Canada’s major oil sands producers unite to achieve net zero 2050 carbon emission goals

6/9/2021

CALGARY - Canadian Natural Resources, Cenovus Energy, Imperial, MEG Energy and Suncor Energy formally announced the Oil Sands Pathways to Net Zero initiative. These companies operate approximately 90% of Canada’s oil sands production. The goal of this unique alliance, working collectively with the federal and Alberta governments, is to achieve net zero greenhouse gas (GHG) emissions from oil sands operations by 2050 to help Canada meet its climate goals, including its Paris Agreement commitments and 2050 net zero aspirations.

Sonya Savage, Alberta Minister of Energy
Sonya Savage, Alberta Minister of Energy

“The Oil Sands Pathways to Net Zero initiative is an industry driven, made-in-Alberta solution which will strengthen our position as global ESG leaders,” said Sonya Savage, Alberta’s Minister of Energy. “Every credible energy forecast indicates that oil will be a major contributor to the energy mix in the decades ahead and even beyond 2050. Alberta is uniquely positioned and ready to meet that demand. This initiative will also pave the way for continued technological advancements, ultimately leading to the production of net zero barrels of oil.”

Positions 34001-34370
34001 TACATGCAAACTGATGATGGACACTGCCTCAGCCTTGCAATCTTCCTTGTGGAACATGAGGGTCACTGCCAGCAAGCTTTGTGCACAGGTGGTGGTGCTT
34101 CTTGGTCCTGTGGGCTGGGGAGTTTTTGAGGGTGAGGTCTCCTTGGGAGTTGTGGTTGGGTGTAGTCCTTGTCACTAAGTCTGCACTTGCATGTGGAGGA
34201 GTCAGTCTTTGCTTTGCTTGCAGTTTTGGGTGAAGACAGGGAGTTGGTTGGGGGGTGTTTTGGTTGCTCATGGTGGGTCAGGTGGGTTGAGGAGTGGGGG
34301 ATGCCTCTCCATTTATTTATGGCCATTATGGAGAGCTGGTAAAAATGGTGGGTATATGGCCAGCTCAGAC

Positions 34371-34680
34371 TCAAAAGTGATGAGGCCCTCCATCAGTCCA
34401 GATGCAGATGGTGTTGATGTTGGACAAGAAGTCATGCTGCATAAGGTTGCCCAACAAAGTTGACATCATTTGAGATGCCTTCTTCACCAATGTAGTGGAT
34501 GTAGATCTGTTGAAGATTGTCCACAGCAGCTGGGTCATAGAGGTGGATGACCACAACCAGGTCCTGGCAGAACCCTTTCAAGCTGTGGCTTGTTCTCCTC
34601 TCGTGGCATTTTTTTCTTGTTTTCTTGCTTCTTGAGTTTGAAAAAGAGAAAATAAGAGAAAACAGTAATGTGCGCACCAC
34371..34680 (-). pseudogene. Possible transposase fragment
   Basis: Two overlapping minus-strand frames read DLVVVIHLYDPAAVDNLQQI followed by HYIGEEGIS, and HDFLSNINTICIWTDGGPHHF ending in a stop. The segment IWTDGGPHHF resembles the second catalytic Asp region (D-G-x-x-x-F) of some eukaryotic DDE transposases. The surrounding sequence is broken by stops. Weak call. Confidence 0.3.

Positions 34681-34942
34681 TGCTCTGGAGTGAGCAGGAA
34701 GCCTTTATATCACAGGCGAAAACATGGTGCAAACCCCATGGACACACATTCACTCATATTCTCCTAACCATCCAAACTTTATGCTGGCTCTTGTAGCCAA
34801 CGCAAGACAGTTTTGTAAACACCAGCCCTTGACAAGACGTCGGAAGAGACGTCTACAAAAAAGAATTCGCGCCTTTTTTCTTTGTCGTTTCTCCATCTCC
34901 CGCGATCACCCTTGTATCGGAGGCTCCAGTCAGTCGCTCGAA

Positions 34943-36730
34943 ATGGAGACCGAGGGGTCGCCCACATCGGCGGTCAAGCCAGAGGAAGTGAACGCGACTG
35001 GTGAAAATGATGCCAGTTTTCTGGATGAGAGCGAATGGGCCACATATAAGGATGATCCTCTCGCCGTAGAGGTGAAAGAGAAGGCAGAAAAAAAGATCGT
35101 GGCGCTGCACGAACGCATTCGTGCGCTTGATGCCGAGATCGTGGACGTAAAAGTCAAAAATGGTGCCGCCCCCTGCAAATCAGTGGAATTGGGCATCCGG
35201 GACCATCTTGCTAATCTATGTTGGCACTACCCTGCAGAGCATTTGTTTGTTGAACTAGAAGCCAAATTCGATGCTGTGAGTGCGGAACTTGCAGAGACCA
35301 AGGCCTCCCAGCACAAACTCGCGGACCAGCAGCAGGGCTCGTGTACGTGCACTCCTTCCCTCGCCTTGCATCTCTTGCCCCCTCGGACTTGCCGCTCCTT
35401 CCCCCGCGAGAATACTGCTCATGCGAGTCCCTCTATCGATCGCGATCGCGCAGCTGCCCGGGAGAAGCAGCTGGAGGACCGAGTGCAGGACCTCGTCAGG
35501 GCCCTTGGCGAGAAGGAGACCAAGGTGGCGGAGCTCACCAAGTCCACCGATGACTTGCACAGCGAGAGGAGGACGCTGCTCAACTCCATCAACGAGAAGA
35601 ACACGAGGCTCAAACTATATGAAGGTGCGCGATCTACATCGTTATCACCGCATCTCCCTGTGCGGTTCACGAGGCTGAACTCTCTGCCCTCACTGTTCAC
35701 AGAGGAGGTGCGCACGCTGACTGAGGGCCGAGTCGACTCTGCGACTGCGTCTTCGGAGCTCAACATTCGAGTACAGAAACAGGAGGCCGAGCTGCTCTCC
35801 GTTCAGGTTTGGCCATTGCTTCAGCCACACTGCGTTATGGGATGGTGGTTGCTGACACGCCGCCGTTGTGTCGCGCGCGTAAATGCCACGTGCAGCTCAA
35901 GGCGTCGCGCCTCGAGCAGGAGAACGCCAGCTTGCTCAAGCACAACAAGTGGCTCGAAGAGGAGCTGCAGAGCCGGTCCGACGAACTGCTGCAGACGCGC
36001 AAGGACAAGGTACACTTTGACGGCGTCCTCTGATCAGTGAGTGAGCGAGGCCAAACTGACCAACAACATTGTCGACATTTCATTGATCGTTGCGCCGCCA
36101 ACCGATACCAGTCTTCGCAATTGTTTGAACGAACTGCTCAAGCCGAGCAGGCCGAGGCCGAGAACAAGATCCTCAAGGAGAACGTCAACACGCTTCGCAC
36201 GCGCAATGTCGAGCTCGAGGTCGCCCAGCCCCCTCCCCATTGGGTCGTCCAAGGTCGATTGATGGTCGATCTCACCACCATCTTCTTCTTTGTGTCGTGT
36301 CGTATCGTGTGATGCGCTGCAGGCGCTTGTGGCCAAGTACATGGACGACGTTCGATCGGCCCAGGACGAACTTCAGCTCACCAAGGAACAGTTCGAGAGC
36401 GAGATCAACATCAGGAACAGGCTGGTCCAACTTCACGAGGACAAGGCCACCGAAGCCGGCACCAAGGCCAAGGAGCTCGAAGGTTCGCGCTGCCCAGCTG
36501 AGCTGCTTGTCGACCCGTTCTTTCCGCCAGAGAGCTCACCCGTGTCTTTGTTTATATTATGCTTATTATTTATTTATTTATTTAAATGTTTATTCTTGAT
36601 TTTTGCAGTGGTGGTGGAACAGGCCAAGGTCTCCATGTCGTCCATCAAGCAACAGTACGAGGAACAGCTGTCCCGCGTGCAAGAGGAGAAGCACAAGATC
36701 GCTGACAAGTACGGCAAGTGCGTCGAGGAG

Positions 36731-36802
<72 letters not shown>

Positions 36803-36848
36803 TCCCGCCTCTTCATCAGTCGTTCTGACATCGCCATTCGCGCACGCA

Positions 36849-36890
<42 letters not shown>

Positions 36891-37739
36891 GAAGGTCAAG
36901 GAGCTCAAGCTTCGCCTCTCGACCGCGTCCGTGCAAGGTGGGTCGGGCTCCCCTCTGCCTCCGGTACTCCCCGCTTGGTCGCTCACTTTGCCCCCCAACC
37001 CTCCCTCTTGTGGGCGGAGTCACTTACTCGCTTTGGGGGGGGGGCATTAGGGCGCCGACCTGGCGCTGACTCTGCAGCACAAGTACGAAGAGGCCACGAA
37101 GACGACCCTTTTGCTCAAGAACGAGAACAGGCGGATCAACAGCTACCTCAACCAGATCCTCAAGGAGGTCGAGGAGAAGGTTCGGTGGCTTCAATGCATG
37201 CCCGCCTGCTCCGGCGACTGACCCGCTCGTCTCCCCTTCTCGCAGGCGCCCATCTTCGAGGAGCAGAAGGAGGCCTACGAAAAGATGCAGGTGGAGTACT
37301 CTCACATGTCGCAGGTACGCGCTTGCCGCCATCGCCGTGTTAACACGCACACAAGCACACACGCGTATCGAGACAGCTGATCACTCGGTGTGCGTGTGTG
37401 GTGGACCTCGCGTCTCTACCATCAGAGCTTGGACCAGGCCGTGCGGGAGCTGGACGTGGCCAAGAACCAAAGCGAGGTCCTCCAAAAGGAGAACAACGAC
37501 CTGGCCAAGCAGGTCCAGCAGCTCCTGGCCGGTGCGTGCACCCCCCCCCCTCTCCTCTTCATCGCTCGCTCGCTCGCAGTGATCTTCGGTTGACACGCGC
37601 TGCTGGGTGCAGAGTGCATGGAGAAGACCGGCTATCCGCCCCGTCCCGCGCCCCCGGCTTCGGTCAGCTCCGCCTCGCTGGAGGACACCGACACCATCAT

• The Pathways vision is anchored by a major Carbon Capture, Utilization and Storage (CCUS) trunkline connected to a carbon sequestration hub to enable multi-sector ‘tie-in’ projects for expanded emissions reductions. The proposed CCUS system is similar to the multi-billion dollar Longship/Northern Lights project in Norway as well as other CCUS projects in the Netherlands, UK and U.S., all of which involve significant collaboration between industry and government.
  • The Pathways initiative is ambitious and will require significant investment on the part of both industry and government to advance the research and development of new and emerging technologies.
  • The companies involved look forward to continuing to work with the federal and Alberta governments, and to engaging with local Indigenous communities in northern Alberta to make this ambitious, major emissions-reduction vision a reality so those communities can continue to benefit from Canadian resource development.

As proud Canadian companies, members of the Pathways alliance share the aspiration of Canadians to find realistic and workable solutions to the challenge of climate change. The oil sands industry is a significant source of GHG emissions and the initiative will develop an actionable approach to address those emissions, while also preserving the more than $3 trillion in estimated oil sands contribution to Canada’s gross domestic product (GDP) over the next 30 years. The initiative will create jobs, accelerate development of the clean tech sector, provide benefits for multiple other sectors and help maintain Canadians’ quality of life. The members of the Pathways alliance will do their part by making the economic investments needed to ensure that our companies successfully make the transition to a net zero world, and hence, deliver long-term value to shareholders.

Because there is no single solution to achieving net zero emissions, the initiative incorporates a number of parallel pathways to address GHG emissions, including: